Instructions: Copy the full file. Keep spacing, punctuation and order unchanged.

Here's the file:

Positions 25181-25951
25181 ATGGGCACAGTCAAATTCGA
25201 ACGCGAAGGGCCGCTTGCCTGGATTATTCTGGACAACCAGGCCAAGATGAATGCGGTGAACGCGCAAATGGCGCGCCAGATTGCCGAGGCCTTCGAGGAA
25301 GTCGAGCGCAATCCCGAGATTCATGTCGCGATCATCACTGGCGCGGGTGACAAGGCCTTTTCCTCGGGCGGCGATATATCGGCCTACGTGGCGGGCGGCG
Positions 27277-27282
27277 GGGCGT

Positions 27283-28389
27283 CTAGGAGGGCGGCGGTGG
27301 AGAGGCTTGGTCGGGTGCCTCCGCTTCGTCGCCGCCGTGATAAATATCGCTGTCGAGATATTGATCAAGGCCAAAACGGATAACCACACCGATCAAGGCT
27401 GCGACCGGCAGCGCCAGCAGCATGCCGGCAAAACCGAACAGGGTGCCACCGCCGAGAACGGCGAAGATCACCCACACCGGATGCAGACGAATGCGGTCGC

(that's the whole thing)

Positions 25181-25951
25181 ATGGGCACAGTCAAATTCGA
25201 ACGCGAAGGGCCGCTTGCCTGGATTATTCTGGACAACCAGGCCAAGATGAATGCGGTGAACGCGCAAATGGCGCGCCAGATTGCCGAGGCCTTCGAGGAA
25301 GTCGAGCGCAATCCCGAGATTCATGTCGCGATCATCACTGGCGCGGGTGACAAGGCCTTTTCCTCGGGCGGCGATATATCGGCCTACGTGGCGGGCGGCG
Positions 27277-27282
27277 GGGCGT

Positions 27283-28389
27283 CTAGGAGGGCGGCGGTGG
27301 AGAGGCTTGGTCGGGTGCCTCCGCTTCGTCGCCGCCGTGATAAATATCGCTGTCGAGATATTGATCAAGGCCAAAACGGATAACCACACCGATCAAGGCT
27401 GCGACCGGCAGCGCCAGCAGCATGCCGGCAAAACCGAACAGGGTGCCACCGCCGAGAACGGCGAAGATCACCCACACCGGATGCAGACGAATGCGGTCGC